COAL: #21 Volvo XC60 – The German Swede

After the Outback had an airbag clock spring concern, I was not confident in the safety of it. I began to search for something that I felt I should have bought to begin with. A Volvo. I was not sure if I wanted the XC70, or the XC60. At the time my mom drove an XC60, and I was not sure that I wanted the same car as her, however the XC70’s were not all that easy to find in the top trim level. These cars don’t hold their resell value like Subarus do, so I was able to look at more options. I initially wanted a 2015+, but was not finding many used ones at the time with the options that I wanted. So I found something a little older, but with low miles.

I happened to stumble upon a 2012 XC60 in navy blue that had an interesting history. To the average car shopper this is just a normal Volvo. This one though, was a military order car. Meaning the original owner was in the military, and bought it in Germany. It is still a US spec car, but was sold through a German dealer that participates in US military/diplomat sales.  From a few others that I have seen that have done this in the military, these cars are optioned very high. They also seem to get options and features that we don’t see very often in the US. Whether or not that is because they might be a little cheaper over there or not, I don’t know, but almost every military ordered Volvo I have seen is optioned well.

I found the car at an online dealer in Dallas. This was the first time that I had dealt with an online dealer, and it was interesting. The dealer would only advertise cars online, and did not have a traditional car lot. Instead they had a giant warehouse packed with cars, some of them high end. I woke up one morning and headed to Dallas, to check the car out, and buy. The dealer had already offered me trade-in for my Outback, and the deal was practically done. When I arrived at the warehouse in Dallas, my eyes feasted upon the Volvo. I was taken back by how clean it was for a 2012. This car was about $5000 cheaper than I had paid for my Subaru, but was a few years older.

A few features to mention on the car that were interesting were: Volvo’s 4C active suspension, front facing camera, lane departure warning (not all that uncommon here), and rear entertainment. The 4C suspension is really kinda weird to see on an XC60. I have seen a few S80’s with it, and of course S60R’s, but people did not splurge on that feature often. It is most commonly found in S60R’s which were the generation before this. The 4C is really expensive to replace, but is not as bad as air ride. It gives you options like advanced, sport, or comfort, and adjusts the shocks accordingly. The front camera was a small camera that came from the front grille, and would give you a 45 degree view each way. I never really used this function, but only a few times when I couldn’t see around something. Other than that, it was kinda a waste of money.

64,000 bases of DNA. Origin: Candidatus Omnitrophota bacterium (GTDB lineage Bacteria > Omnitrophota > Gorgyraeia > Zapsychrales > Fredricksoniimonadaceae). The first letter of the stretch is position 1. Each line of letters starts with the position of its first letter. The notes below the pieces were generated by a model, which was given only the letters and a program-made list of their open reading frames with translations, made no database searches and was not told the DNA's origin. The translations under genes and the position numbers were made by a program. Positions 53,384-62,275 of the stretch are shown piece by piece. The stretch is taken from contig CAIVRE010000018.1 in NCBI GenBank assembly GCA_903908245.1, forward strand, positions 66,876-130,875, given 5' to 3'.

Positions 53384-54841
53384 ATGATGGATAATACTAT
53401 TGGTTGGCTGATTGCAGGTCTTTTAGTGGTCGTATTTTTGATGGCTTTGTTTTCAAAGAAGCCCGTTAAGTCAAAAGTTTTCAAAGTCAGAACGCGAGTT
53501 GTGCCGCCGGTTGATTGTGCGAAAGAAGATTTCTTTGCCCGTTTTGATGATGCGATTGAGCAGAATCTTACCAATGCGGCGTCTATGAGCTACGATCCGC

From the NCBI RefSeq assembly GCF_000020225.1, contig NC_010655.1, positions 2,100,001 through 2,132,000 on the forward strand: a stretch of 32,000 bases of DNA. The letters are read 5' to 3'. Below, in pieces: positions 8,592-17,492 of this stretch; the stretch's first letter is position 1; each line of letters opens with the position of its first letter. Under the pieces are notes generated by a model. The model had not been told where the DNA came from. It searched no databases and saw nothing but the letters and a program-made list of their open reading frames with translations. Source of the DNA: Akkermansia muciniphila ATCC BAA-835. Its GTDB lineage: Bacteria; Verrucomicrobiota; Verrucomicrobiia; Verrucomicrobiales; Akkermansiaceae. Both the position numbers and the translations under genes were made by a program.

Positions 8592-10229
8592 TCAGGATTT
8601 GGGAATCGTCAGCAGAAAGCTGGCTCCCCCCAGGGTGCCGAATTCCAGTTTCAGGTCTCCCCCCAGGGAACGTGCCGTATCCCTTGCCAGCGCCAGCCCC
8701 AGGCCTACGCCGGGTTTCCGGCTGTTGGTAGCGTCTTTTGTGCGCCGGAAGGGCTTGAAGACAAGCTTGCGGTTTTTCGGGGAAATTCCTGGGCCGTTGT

I tried to track down the owners of this car, just to get some history on it, but could never find them. My guess is that they got deployed again, and didn’t have a place for the car. It did come with some cool manuals that had German text from when it was serviced at the dealer. Whoever owned it before me took very good care of it. For a 2012 with only 40,000 miles, there was not a scratch on the paint.

This car had a T6 motor paired with an AWD drive train. Don’t get this T6 confused with the earlier T6 that everyone grumbles about because of transmission issues. This is a completely different setup. As long as you get a T6 after 2006 you are good. The turbo 6 cylinder in this car was smooth, but the transmission was a bit odd. It was shifty, and did some weird things. It was the same way in my mom’s 13 XC60, but I had read later on they had switched over to a different transmission starting in 2008, and they had an update for it. I never got the update as I found out about it later, but it apparently would reprogram the computer to tell it when to shift better. The car was extremely comfortable to drive, and I installed a trailer hitch to pull our Scamp around. It was rated to tow 3500 pounds, but only have a tongue weight of 300 pounds or so. It did fine pulling, just as long as you didn’t get in a hurry.

I kept this car for a lot longer than my Subaru, but I did not drive it much. I mainly drove my XC90 because it was easier, and I did not think much if it got a door ding. Later on down the road, I had a few things go wrong with it, and the car was close to the warranty being up. The power tailgate got all out of whack and would do some strange things when prompted to close. Volvo wanted to put in a new motor and struts for a pricey sum. The power steering starting making a grumble sound that the dealer could never really seem to fix. It could have been nothing, but it bothered me in the back of my mind. Once the car got out of warranty, I started to look at other options. When I sold it, I also was down to one car, as I sold my XC90 when it started giving me trouble with the AWD, and alternator. In the end I looked for something familiar that I thought I would try again. I really enjoyed this XC60, and looking back it probably would have served me very well for a long time. I was just a bit shell shocked from the Subaru, and worried about every noise. My next COAL had me in something I felt like I just had.